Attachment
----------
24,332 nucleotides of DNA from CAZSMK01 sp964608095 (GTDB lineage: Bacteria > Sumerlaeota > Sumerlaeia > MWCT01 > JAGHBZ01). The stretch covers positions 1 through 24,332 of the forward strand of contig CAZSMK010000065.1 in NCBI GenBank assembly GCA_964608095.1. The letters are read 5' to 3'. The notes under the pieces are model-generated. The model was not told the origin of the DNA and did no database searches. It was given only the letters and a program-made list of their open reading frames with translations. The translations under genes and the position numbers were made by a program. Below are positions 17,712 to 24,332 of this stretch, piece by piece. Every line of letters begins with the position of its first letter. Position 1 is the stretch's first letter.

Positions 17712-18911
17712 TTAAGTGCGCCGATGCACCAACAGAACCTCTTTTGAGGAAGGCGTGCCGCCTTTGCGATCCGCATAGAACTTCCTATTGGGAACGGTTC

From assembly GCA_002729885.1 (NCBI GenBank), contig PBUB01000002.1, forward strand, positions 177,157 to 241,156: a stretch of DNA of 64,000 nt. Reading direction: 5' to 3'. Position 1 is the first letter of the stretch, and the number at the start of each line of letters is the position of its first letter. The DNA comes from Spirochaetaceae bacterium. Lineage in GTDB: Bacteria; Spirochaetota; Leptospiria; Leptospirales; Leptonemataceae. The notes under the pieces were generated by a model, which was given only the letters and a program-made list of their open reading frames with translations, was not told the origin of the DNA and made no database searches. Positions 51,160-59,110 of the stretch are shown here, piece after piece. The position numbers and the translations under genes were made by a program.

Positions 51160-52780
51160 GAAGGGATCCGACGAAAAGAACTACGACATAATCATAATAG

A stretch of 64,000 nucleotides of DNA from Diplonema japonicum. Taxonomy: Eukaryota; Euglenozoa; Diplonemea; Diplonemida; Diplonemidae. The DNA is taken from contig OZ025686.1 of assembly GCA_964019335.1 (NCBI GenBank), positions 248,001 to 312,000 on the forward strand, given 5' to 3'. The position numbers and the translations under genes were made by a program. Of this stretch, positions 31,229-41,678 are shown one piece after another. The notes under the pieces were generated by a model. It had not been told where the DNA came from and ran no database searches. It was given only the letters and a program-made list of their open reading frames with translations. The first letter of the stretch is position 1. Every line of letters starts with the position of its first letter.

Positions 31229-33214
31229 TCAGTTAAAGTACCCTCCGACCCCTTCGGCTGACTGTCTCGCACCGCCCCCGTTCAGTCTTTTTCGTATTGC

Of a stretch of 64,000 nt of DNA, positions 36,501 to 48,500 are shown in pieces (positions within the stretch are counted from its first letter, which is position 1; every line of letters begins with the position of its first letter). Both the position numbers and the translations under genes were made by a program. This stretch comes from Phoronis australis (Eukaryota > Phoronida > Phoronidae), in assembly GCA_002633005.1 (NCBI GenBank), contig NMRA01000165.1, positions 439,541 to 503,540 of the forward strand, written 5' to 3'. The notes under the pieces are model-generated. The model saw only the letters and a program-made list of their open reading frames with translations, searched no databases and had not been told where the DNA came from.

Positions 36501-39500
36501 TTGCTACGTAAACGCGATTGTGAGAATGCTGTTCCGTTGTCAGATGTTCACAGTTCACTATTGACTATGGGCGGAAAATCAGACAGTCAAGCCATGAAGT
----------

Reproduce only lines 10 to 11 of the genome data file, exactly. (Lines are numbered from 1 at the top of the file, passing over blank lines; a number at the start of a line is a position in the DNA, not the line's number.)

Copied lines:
Of a stretch of 64,000 nt of DNA, positions 36,501 to 48,500 are shown in pieces (positions within the stretch are counted from its first letter, which is position 1; every line of letters begins with the position of its first letter). Both the position numbers and the translations under genes were made by a program. This stretch comes from Phoronis australis (Eukaryota > Phoronida > Phoronidae), in assembly GCA_002633005.1 (NCBI GenBank), contig NMRA01000165.1, positions 439,541 to 503,540 of the forward strand, written 5' to 3'. The notes under the pieces are model-generated. The model saw only the letters and a program-made list of their open reading frames with translations, searched no databases and had not been told where the DNA came from.

Positions 36501-39500